With the significant changes in recent history to lender policy resulting in reduced borrowing capacities for investors – investors are now looking for new ways to increase their ability to borrow funds to purchase more property. With this there has been an increasing discussion on rental yields and whether certain yields will help with borrowing for multiple properties.
To help explain how rental yields interact with lender policy I’ve come up with scenarios below to show how subtle yield variances result in differing outcomes.
Lender’s borrowing capacity calculations effectively work on key numbers which allow them calculate net cash flow positions – effectively looking at the money coming in, money coming out and what is left over. With rental property yields, the relationship to calculations is that the higher the yield, the higher the more money coming in compared to going out – leaving excess cash flow which can be used to service new commitments. (borrowing more money to invest)

How this looks

Let’s look at an example of a $500,000, with $500,000 associated lending (400k tied to the purchase property and 100k from an equity release on another property), with the lenders used to apply for each loan calculating new and existing lending at a stress tested interest rate of 7.25% at 25 years principal and interest (5 years interest only cancelling out the first 5 years of repayment as per lender policy).

Based on these parameters, each 500k purchase would equate to a stress tested liability with a repayment of $3,614 per month.

In comparison, the rental return on the property would be as follows based on varying yields:

500k prop @ 3% yield = $1,250 per month
500k prop @ 4% yield = $1,666 per month
500k prop @ 5% yield = $2,083 per month

As you can see that the higher yield isn’t getting anywhere near to covering the cost of the mortgage in calculations – then factor in lenders will take a max of 80% of the rent that the gap between income vs cost is even larger.

So is yield not important? It is when every dollar counts and it gains importance when you have multiple properties.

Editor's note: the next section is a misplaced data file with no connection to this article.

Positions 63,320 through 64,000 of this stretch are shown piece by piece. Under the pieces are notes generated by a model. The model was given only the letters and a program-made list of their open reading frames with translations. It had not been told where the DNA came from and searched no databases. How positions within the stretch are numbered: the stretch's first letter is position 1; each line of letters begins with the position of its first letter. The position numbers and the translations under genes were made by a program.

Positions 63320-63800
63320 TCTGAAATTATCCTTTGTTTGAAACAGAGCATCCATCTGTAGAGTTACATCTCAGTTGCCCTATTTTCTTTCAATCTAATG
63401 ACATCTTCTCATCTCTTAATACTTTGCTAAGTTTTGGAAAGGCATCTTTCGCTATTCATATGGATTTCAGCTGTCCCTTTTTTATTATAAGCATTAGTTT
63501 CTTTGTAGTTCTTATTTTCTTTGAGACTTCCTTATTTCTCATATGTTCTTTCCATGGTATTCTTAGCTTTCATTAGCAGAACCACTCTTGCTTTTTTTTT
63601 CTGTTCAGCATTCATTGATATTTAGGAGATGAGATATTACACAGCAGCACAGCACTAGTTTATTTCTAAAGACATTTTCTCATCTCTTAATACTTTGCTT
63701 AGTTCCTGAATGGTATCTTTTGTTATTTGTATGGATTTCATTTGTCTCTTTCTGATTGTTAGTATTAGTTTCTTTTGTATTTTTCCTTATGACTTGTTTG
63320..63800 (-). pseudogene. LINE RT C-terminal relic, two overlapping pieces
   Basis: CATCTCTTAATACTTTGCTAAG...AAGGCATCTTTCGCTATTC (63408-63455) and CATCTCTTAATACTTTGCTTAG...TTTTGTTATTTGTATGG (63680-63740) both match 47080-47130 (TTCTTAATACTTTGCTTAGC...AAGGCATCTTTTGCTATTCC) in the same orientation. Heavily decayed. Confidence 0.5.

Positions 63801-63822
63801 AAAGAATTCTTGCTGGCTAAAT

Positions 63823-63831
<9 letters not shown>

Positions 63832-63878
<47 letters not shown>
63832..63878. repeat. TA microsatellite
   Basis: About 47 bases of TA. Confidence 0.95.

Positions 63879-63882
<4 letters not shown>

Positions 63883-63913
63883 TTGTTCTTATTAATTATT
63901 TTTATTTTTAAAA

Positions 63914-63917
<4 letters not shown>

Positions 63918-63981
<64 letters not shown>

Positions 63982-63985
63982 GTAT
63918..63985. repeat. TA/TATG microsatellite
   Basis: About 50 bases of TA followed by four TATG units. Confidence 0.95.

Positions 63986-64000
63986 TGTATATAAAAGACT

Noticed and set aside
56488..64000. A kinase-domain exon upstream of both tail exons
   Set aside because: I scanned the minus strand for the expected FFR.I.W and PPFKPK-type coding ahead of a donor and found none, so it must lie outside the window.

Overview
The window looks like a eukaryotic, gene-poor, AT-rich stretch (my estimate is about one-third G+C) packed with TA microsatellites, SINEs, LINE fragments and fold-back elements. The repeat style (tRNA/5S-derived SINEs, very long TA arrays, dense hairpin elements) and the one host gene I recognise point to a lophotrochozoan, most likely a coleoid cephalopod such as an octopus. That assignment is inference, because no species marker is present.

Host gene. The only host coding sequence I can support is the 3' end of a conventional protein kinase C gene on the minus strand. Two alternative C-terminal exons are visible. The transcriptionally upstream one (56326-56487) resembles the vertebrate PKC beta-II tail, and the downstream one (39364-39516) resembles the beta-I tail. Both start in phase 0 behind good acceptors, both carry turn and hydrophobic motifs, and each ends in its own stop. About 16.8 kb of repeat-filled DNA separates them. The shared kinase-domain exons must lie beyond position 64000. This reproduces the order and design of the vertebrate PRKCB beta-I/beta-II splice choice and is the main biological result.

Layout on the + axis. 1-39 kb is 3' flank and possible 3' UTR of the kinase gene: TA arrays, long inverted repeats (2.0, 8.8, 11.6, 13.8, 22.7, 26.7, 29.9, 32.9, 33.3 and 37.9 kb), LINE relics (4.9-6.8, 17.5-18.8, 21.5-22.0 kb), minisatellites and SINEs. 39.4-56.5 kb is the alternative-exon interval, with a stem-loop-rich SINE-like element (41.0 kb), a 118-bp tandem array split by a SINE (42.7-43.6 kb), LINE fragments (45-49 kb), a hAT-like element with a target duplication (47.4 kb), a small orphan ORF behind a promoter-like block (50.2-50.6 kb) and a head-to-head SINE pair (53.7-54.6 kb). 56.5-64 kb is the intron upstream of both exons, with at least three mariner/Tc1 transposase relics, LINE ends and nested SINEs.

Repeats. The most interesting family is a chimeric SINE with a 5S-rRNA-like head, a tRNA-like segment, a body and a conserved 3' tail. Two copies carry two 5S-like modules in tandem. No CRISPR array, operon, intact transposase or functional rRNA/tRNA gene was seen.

As an example about how the subtle variances in yield can change your portfolio building outcomes – lets compare a 3% yielding portfolio with a 5% yielding portfolio. Let’s say in this example the property details are the same as the previous information at $500,000, leveraged at 100%. Imagine if we were to assume the investor current had bought three of these properties and that under the lender policy – they had $0 borrowing capacity remaining as the three properties negative cash flow eroded their remaining personal household cash flow. If instead these three properties were at a 5% yield, this would have instead meant the remaining household cash flow per month would be positive $1,999 per month, which if you add another property purchase again the same as previous purchases – there would be sufficient cash flow to support a 4th property. The maths:

Existing Cash Flow: $1,999
Net Rent: $1,666

New Debt Added: $3,614
Net cash flow remaining: $51 (sufficient to pass)

What does this mean?
Whilst there is a measurable benefit of having a higher yield for any existing of new investment purchase – it doesn’t mean that yield is only consideration when purchasing an investment property, but that it’s a very important factor to consider when assessing the pros and cons of a purchase. You still need to buy a fundamentally sound investment, which meets your long term goals – balancing cashflow, growth potential and budget requirements. Otherwise you can risk yourself chasing high yielding assets at the expense of other areas (growth, quality).

Likewise another consideration isn’t just the actual rental yield of the asset at one static point in time – but the growth of rents for the property. What is better – a 4.5% rental yield with a property with flat rental growth prospects, or a 4% yield which grows by 4% per annum – which after 5 years would give you an effective 4.88% and increasing.

So is there a perfect solution? Not exactly. Overall there is a positive trend in higher yields and stronger borrowing capacity – but it’s not a solution to provide infinite borrowing capacity. If you have a limited borrowing capacity to begin with, placing a stronger emphasis on yield may enable you to push that portfolio further than you otherwise could with a sole low yielding property. Whilst if you have an substantial borrowing capacity – you will likely be able to support some early lower yielding investments with greater ease.

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